What about the adherence issue?

“Adherence is definitely a challenge, as it is with other drugs. That is an education issue. We have to make sure that we aren’t just giving people these drugs, but that they understand that you have to take the pill everyday, and that if you don’t take the pill every day, then you won’t be protected at the same level.

“It also shows why it’s important for people to be ‘out of the closet’ in terms of using PrEP. For every population that is impacted by HIV, it’s important for them and for the people who are admired within the community to be open about their usage.

“The good thing is that this is one pill a day, so while there is an adherence issue, at least it isn’t a situation where they have to take many pills a day. Before some of the advances in retrovirals, people used to have to take a ton of pills everyday, especially if they were HIV positive. Now, this is one pill — that’s a heck of a lot easier in terms of getting used to a regime.”

Why do you think there is this shift in attitudes surrounding PrEP? We went from wanting innovation, to shaming people for taking PrEP. In your opinion, do people think we are in a post-AIDS crisis America?

“Media coverage does have an impact. And there’s a lot of lingering frustration for people who don’t use condoms. For those of us who have had a lot of years being preached to about using condoms — I mean, they are very, very important for prevention. But the reality is that five out of six gay men are not using condoms all the time — and that’s not unique to gay men. There are straight men who don’t want to use condoms all the time, and straight couples who aren’t using them consistently. No one is judging them. So whether someone likes it or doesn’t like it, this is the reality after three decades of condom prevention education. Good health care is about meeting people in the middle, where they are, and not demanding for people to do what you want them to do. WHO recommends it for all gay men who are sexually active because condoms have a failure rate. So PrEP is a great in addition to condoms.”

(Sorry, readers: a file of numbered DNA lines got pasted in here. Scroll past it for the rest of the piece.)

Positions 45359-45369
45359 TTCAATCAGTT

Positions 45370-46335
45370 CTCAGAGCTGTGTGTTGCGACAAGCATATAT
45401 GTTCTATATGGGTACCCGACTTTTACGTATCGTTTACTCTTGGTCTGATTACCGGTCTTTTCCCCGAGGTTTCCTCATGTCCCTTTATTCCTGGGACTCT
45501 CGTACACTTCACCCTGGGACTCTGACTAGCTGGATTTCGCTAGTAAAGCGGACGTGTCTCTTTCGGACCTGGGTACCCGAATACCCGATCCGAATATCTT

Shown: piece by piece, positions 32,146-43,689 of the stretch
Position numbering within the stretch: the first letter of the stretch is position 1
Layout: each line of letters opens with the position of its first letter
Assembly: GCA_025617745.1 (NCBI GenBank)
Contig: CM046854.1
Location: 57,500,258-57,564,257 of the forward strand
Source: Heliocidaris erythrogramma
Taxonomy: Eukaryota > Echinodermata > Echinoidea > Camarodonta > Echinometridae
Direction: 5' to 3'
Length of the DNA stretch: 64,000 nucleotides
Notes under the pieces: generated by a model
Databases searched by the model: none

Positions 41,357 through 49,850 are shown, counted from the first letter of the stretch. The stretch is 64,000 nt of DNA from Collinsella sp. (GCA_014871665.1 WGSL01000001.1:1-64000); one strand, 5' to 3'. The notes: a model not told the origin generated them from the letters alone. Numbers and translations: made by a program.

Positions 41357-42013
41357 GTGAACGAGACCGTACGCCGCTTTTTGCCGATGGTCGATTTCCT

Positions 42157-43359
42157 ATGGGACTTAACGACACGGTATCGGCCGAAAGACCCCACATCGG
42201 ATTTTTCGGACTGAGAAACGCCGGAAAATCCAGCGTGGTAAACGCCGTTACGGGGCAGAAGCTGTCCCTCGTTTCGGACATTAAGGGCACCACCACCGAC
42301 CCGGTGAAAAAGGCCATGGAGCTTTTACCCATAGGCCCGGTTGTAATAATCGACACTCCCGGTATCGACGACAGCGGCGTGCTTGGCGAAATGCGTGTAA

Why are people so hesitant about going on PrEP?

“One aspect is awareness, people may not realise that it makes sense for them, or they have certain notions about side effects, or they think it’s an older retroviral that had a lot of side effects. But a huge part of it is stigma. There is a lot of shaming. It is perplexing to me, because if PrEP had come out 20 to 30 years ago, there would have been lines around the corner and we would be shaming the people who weren’t on it.

“Now fast forward several decades and we see the opposite. People are afraid that they’ll be judged for acting in a certain way or being reckless, but people need to understand that this is just a smart prevention measure, just like birth control was for women and the HPV vaccine is for women. It will allow people to take ownership and personal responsibility over their own bodies.”

Anything else to add?

“I came to terms with being a gay man when I was 17 years old, since 1987, and I’m just sick of meeting 19 year olds that are positive. I just want people to have every single tool at their disposal and for us to stop shaming people for taking care of their own sexual health.”